HSBC, the second-largest bank in Europe, has been exposed as a substantial funder of the now-infamous Madox Farm, which recently made headlines for animal abuse.
The finance titan handed the farm a six-figure sum, which critics say directly helped Madox grow its operations and consequently, increase the number of animals in Madox’s firing line.
Now, a coalition of climate scientists and animal advocates are urging HSBC to come good on its promise to “take responsibility” (one of the banking giant’s core values), and divest from animal agriculture altogether.
The problem with Madox Farm
Non-profit Animal Equality UK and a host of co-signatories penned a letter to HSBC about the matter. It was sent to the corporation yesterday afternoon.
Animal Equality UK’s executive director Abigail Penny, writer George Monbiot, actor Peter Egan, author Eleanor Boyle, professors Tim Jackson and Julia Steinberger, and special advisor to the Wealth Economy Project, Dimitri Zenghelis, used the letter to drive home the importance of divesting from animal farming.
In February, a confronting BBC Panorma documentary placed Madox Farm and its practices under a microscope. At the facility – based in Carmarthenshire, South Wales – Animal Equality investigators discovered extreme violations of animal welfare standards.
Employees were filmed striking cows with shovels, kicking them in the face and udders, and choosing to let animals “die in agony” rather than intervene with veterinary care, the letter says.
But documentary viewers were also shocked by standard dairy industry practices. Cow-calf separation, for example, whereby a newborn calf is removed from their mother within days, hours, or even minutes of being born, so that her milk can be sold for human consumption.
The common practice causes “undeniable psychological torment” for millions of cows and calves every year, the letter says, adding that “suffering on this scale is unfathomable.”
The letter highlights how intensive dairy farming has seen cows selectively bred to produce 40 percent more milk than they did a few decades ago, “leaving one-third [of cows] unable to walk at all.”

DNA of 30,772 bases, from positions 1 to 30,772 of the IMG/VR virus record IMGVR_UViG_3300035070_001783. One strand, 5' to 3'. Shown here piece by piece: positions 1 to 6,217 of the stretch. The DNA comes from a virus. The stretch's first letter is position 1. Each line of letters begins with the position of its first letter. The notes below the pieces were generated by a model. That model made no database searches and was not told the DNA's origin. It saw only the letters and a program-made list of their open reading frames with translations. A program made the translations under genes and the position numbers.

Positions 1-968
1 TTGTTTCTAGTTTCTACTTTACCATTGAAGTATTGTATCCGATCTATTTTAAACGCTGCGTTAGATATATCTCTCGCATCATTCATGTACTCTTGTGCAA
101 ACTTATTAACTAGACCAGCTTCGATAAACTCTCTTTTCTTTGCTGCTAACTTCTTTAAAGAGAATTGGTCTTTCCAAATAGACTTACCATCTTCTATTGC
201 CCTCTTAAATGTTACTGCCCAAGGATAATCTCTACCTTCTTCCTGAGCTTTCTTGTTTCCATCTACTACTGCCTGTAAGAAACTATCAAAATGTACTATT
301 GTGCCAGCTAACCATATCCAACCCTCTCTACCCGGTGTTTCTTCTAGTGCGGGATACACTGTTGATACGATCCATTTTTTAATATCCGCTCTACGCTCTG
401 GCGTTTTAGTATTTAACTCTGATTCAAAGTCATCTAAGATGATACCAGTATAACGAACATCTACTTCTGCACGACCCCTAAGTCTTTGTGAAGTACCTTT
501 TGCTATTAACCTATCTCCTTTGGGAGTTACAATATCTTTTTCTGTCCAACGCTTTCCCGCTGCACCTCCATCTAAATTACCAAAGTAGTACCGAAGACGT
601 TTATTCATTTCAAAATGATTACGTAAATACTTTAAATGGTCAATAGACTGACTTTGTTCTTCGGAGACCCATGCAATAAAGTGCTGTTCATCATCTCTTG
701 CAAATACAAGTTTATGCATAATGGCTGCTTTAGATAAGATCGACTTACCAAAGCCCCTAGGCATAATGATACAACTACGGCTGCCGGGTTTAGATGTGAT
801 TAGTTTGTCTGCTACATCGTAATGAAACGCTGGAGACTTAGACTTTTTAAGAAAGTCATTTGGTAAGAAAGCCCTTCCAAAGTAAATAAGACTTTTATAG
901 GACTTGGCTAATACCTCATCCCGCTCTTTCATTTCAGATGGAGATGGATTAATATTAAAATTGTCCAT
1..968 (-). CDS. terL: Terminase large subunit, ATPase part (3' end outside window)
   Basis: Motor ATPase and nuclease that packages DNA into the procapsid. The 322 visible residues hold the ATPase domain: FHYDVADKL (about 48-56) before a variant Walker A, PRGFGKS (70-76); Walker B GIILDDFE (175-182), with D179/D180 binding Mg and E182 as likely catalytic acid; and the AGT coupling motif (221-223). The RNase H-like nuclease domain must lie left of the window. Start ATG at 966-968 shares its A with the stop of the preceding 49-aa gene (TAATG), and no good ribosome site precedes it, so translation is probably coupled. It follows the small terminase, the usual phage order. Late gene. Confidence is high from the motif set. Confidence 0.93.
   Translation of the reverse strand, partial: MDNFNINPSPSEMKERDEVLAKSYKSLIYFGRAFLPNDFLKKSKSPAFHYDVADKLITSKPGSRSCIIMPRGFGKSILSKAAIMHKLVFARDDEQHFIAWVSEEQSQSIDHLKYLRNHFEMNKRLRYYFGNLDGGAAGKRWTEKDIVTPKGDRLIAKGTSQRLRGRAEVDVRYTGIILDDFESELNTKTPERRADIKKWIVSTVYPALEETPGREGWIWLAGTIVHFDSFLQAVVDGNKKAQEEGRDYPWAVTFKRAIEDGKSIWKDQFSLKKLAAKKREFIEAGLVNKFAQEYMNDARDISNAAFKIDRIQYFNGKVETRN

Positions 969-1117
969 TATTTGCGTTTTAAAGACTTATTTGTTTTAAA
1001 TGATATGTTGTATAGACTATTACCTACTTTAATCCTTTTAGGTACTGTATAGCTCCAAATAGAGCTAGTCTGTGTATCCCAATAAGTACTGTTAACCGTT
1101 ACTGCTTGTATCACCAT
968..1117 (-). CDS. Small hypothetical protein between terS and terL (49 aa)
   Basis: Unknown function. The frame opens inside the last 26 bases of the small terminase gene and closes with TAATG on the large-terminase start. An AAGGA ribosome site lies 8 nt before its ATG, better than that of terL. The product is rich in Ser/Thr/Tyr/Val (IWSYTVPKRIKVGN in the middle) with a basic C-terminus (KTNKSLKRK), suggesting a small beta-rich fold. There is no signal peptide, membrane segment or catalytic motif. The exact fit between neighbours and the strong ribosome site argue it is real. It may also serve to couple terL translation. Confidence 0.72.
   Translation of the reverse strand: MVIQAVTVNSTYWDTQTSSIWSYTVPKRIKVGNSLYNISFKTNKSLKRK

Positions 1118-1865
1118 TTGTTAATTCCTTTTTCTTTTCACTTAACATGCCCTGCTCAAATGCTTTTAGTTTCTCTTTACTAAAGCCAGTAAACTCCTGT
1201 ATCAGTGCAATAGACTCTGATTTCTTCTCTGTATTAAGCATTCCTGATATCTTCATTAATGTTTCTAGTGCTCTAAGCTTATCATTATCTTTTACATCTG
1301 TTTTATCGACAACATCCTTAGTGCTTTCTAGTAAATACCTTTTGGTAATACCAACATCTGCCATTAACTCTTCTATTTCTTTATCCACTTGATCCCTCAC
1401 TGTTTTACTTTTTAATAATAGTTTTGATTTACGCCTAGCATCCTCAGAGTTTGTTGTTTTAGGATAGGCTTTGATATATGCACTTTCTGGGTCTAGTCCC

This too was documented at Madox, a Red Tractor-assured site, which is also backed by P&O Cruises and British Airways.
HSBC’s links to animal cruelty
This is part of why the letter’s signatories felt “disdain” upon learning that HSBC had given Madox a hefty sum.
Madox used these funds to build a 9,600-square-foot facility and increase its herd to more than 650 cows at any one time, the group says. It’s a project that HSBC was “passionate” about and “proud” to support, said HSBC UK’s deputy head of agriculture, Euryn Jones, at the time.
But the letter maintains that because of the partnership, HSBC is “directly responsible for condemning more cows and calves to experience this anguish.”
“This troubling footage begs a troubling question: where is your oversight of these farms you help fund? Why was this abuse happening under your watch? And, most importantly, what is your next move?” the letter reads.
Animal farming and the climate crisis
Madox isn’t the only farm to receive funding from HSBC, and this is part of a wider problem, the letter stresses.
The financial services giant maintains that it is committed to protecting “communities, businesses, and the natural environment from the damaging” climate emergency. Yet, in mid-2021, HSBC launched a £1.2 billion fund especially for the agricultural sector, including animal farming.
The move clashes with HSBC’s sustainability commitments, the letter highlights, since animal agriculture is a significant driver of the climate crisis.
The sector is the leading cause of global acidification and eutrophication, as well as land and water use. It’s also responsible for 14.5 percent of global greenhouse gas emissions.
‘Put your money where your mouth is’
As a result, HSBC’s funding efforts must see an upheaval, the letter says.
“Animal welfare is an emerging investor issue. The escalating ESG risks associated with supporting intensive animal agriculture, from labour to water risks throughout supply chains, can no longer be ignored,” the letter states.
“The good news is, you can accelerate us to a brighter future. Please, divest from animal agriculture and instead support farmers in their transition to arable farming and rewilding of their land.”
The signatories ask that HSBC – which pulls in roughly US$50 billion in revenue a year, and holds nearly $3 trillion in assets – uses its position and power to “leapfrog society forward.”
“Put your money where your mouth is … our planet – our home – urgently needs action, not words.”
“We hope that we can count on you.”